Welcome back to The Weekly Rapture, brought to you by The Lost Lighthouse.
This week we chat about video game length, Blade Runner 2, Arkham Knight’s mature rating (and new trailer) and Power/Rangers while Gary takes a trip in the wicker man and the police sound like they are closing in on Adam in his new flat already.
The main talking point was whether we have hit a saturation point with all the superhero films and comic book adaptations out and coming out, following on from some snubs and complaints about superhero films at the recent Oscars ceremony, and James Gunn’s response to it. We get some of your opinions, and discuss our thoughts on it.
We also mentioned the new Avengers: Age of Ultron trailer, in case you haven’t seen it yet…
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Adam reads as many comics as he can afford. Every week he is going to attempt a mini review of one of them, with potential minor spoilers.
This week I picked up ODY-C #1 from Image Comics, written by Matt Fraction with art by Christian Ward, flatting by Dee Cunniffe and letters from Chris Eliopoulos. This is going to be a bit of a speed review, but I’ll probably struggle to sum this comic up anyway.
ODY-C is essentially a retelling of Homer’s The Odyssey, with two key differences. The first is that instead of ancient Greece, ODY-C takes place a distant galaxy, possibly in the future though it doesn’t really matter. The second is that all the male characters have been gender-swapped, with Zeus, Poseidon and Odyssia (not Odysseus anymore) all being female. In this story, Zeus had all the men in the galaxy slaughtered to avoid challenge to her rule, and the Olympian goddesses and mortals are constantly at war with one another. Following a decades long campaign on the seigeworld Troia, Odyssia starts to return home aboard her ship the ODY-C. She has however angered the gods, so Zeus and Poseidon want to make her journey back difficult if not impossible. Odyssia must deal with what are effectively space pirates, and doubt from members of her crew who are terrified of the vengeful wrath of the gods. Rather than continue to cut a bloody path through the galaxy, Odyssia decides what is most important to her and sets her sights homeward.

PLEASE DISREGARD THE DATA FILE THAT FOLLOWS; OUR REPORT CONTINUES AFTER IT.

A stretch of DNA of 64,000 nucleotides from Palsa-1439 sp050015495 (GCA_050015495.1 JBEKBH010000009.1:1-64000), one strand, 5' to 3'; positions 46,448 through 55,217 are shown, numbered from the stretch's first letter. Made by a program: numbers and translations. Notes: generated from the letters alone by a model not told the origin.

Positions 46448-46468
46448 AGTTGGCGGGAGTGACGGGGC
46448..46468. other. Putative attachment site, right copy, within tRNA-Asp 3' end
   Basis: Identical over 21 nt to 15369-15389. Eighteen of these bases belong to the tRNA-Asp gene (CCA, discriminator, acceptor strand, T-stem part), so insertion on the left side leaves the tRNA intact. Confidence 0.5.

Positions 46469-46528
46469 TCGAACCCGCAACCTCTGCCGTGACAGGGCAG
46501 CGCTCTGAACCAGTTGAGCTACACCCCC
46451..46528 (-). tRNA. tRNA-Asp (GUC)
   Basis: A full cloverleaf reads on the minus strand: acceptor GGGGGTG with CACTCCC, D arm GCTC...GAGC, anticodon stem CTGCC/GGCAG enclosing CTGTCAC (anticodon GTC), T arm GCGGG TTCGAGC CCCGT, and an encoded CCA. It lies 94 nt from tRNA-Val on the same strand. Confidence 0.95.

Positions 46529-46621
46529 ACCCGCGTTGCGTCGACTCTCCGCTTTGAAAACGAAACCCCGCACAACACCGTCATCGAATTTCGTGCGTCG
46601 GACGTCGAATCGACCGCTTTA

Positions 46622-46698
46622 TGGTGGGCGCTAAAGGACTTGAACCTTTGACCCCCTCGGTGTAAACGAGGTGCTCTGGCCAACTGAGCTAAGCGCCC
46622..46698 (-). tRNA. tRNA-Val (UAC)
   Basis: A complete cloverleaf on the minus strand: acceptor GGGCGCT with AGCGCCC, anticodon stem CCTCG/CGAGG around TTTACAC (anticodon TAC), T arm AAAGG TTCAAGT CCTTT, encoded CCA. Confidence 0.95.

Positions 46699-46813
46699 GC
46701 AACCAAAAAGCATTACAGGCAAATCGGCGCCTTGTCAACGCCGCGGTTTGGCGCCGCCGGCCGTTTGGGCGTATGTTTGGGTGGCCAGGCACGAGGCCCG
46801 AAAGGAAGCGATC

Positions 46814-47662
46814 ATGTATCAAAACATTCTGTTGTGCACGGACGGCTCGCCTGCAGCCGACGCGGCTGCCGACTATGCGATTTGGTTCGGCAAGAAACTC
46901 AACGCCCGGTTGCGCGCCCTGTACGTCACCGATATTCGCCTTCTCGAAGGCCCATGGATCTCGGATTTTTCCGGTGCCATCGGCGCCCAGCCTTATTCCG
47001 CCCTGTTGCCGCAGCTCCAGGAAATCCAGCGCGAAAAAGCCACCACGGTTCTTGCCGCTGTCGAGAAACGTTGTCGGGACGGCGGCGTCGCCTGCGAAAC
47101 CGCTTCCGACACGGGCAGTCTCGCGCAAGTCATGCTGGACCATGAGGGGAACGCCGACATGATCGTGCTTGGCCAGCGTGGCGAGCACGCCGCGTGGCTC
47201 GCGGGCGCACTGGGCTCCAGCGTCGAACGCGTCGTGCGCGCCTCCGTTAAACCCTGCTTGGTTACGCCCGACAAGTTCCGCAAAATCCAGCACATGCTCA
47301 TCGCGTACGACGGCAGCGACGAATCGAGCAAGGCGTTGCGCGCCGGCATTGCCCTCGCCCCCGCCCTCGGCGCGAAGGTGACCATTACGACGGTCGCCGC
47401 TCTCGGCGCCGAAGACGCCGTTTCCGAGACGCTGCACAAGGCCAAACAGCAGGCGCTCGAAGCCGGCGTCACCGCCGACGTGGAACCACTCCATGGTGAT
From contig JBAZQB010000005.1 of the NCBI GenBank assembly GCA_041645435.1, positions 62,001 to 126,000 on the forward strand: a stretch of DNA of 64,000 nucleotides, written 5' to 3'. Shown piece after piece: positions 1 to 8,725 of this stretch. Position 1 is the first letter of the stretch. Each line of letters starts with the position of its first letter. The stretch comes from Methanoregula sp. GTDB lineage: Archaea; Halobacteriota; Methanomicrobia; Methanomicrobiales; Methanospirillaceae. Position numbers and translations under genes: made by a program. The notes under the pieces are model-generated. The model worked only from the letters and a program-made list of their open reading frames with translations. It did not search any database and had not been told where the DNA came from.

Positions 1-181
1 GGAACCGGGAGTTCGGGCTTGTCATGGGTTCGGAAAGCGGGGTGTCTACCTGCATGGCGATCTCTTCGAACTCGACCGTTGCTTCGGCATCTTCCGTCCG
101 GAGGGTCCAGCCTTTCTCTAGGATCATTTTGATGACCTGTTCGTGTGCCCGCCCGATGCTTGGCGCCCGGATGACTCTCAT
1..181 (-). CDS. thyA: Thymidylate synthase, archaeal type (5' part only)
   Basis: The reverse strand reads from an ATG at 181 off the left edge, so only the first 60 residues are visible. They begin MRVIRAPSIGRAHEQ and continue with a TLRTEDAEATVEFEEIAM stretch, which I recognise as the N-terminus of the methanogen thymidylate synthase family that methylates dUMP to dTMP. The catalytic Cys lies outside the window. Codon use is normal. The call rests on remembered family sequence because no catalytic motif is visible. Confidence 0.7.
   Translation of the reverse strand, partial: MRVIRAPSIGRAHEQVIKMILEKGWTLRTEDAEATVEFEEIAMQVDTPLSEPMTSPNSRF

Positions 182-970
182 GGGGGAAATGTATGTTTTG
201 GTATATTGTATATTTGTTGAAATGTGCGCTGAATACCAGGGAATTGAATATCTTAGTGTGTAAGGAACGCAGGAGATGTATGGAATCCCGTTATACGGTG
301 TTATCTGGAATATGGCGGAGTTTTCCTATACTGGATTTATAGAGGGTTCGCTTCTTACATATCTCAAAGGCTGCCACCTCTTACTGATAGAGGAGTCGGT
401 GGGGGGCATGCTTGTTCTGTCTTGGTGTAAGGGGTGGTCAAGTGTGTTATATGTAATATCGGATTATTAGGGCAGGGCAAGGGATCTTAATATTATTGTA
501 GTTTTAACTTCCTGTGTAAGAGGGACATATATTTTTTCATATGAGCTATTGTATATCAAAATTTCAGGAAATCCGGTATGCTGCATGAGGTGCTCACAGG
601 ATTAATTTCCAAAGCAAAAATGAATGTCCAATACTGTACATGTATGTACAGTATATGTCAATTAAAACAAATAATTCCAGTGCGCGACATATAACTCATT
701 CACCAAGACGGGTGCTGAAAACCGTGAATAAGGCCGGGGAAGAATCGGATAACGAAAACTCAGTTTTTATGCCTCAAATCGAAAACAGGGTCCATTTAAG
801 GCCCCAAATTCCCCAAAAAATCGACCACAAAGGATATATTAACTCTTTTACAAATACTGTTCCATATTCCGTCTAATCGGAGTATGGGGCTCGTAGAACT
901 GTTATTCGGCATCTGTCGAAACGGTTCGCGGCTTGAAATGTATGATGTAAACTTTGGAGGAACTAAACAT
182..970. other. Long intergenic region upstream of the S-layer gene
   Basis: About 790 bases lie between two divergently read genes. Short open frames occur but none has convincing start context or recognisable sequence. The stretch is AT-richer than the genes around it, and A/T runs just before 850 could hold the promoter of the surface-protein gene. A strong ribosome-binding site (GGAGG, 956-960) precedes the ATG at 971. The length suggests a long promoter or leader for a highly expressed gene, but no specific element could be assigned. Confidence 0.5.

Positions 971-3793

Reimaginings and retellings of The Odyssey are hardly a new concept, but Fraction and Ward do it in a fresh and unique way here. The shift to space opera makes this bleed high concept sci-fi, but the characters remain much the same. The gods remain vengeful assholes, and Odyssia is a fierce and extremely capable warrior and captain. The art is fantastic, with Ward bringing a psychedelic feel to every page with the colours and twisting designs a real treat for the eyes. There is an extensive fold-out timeline leading up to where the story picks up and a fold out planetary system map, which combine on their reverses to make this gorgeous piece of art.
This was a really interesting read, and fans of mythology and sci-fi should really enjoy this. I’ve not really done the book justice in trying and failing to summarise the story, but definitely check this out at your LCS or digitally. Now.
9 Starhearts out of 10